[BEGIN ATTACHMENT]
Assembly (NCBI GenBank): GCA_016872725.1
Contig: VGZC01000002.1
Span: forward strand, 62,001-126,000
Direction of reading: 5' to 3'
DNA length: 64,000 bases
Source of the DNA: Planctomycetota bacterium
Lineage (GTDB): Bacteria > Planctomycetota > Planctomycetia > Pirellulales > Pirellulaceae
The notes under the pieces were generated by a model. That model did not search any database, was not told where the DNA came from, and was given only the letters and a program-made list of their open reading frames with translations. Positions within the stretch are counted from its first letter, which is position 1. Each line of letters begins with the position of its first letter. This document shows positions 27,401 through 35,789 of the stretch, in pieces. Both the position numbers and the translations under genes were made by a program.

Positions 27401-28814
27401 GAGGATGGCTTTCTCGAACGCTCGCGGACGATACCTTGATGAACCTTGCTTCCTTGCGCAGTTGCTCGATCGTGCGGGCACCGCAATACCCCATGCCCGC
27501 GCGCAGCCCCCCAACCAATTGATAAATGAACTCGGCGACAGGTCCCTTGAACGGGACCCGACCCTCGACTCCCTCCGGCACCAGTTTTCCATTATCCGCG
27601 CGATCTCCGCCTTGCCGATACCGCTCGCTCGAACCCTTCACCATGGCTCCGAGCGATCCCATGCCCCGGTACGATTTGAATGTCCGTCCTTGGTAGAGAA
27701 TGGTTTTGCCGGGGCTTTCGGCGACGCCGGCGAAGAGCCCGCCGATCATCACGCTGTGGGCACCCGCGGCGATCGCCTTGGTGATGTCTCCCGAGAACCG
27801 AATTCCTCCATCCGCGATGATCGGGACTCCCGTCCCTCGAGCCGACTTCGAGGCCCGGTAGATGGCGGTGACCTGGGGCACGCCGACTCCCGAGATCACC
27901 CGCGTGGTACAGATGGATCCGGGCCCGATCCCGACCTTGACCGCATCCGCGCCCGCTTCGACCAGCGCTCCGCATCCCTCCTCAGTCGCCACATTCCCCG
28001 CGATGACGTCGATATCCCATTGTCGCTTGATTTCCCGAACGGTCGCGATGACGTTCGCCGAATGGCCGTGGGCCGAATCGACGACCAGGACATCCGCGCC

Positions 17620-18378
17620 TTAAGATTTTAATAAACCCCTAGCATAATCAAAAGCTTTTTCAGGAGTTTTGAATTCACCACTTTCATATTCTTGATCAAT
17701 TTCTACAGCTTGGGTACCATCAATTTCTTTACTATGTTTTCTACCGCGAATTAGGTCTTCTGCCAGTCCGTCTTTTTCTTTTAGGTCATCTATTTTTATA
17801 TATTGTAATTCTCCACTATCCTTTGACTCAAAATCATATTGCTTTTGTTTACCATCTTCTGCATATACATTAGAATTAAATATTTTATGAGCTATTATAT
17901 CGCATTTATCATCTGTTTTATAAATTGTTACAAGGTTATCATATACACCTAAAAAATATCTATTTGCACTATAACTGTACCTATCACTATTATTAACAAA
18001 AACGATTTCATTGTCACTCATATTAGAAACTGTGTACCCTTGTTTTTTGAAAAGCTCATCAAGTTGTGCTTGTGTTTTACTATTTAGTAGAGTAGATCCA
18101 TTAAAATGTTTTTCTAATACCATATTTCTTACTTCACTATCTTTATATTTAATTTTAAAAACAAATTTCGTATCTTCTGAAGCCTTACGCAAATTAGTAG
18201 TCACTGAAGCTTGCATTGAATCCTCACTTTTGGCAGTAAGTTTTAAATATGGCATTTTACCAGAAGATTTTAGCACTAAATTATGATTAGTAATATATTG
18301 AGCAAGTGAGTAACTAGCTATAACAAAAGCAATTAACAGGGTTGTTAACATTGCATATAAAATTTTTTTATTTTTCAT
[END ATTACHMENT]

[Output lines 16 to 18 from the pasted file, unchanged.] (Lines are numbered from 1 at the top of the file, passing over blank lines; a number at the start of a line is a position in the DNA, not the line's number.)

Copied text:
28001 CGATGACGTCGATATCCCATTGTCGCTTGATTTCCCGAACGGTCGCGATGACGTTCGCCGAATGGCCGTGGGCCGAATCGACGACCAGGACATCCGCGCC

Positions 17620-18378
17620 TTAAGATTTTAATAAACCCCTAGCATAATCAAAAGCTTTTTCAGGAGTTTTGAATTCACCACTTTCATATTCTTGATCAAT